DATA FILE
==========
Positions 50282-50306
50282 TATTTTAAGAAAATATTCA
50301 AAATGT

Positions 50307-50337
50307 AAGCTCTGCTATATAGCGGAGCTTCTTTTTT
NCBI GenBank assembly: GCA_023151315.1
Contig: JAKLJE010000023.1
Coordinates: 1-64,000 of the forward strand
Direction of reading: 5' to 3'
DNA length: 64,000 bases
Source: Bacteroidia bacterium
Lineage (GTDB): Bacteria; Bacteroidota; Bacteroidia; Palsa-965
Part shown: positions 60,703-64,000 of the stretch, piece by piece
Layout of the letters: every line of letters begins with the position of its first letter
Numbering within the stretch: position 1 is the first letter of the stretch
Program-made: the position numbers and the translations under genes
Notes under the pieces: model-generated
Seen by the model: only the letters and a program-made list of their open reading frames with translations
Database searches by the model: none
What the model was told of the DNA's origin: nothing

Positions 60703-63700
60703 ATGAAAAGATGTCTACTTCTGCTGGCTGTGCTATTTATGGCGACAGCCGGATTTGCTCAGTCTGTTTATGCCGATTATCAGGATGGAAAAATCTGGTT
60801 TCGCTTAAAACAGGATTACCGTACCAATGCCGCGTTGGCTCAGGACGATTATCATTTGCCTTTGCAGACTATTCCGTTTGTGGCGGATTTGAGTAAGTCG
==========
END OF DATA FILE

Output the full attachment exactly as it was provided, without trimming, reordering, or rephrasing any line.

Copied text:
Positions 50282-50306
50282 TATTTTAAGAAAATATTCA
50301 AAATGT

Positions 50307-50337
50307 AAGCTCTGCTATATAGCGGAGCTTCTTTTTT
NCBI GenBank assembly: GCA_023151315.1
Contig: JAKLJE010000023.1
Coordinates: 1-64,000 of the forward strand
Direction of reading: 5' to 3'
DNA length: 64,000 bases
Source: Bacteroidia bacterium
Lineage (GTDB): Bacteria; Bacteroidota; Bacteroidia; Palsa-965
Part shown: positions 60,703-64,000 of the stretch, piece by piece
Layout of the letters: every line of letters begins with the position of its first letter
Numbering within the stretch: position 1 is the first letter of the stretch
Program-made: the position numbers and the translations under genes
Notes under the pieces: model-generated
Seen by the model: only the letters and a program-made list of their open reading frames with translations
Database searches by the model: none
What the model was told of the DNA's origin: nothing

Positions 60703-63700
60703 ATGAAAAGATGTCTACTTCTGCTGGCTGTGCTATTTATGGCGACAGCCGGATTTGCTCAGTCTGTTTATGCCGATTATCAGGATGGAAAAATCTGGTT
60801 TCGCTTAAAACAGGATTACCGTACCAATGCCGCGTTGGCTCAGGACGATTATCATTTGCCTTTGCAGACTATTCCGTTTGTGGCGGATTTGAGTAAGTCG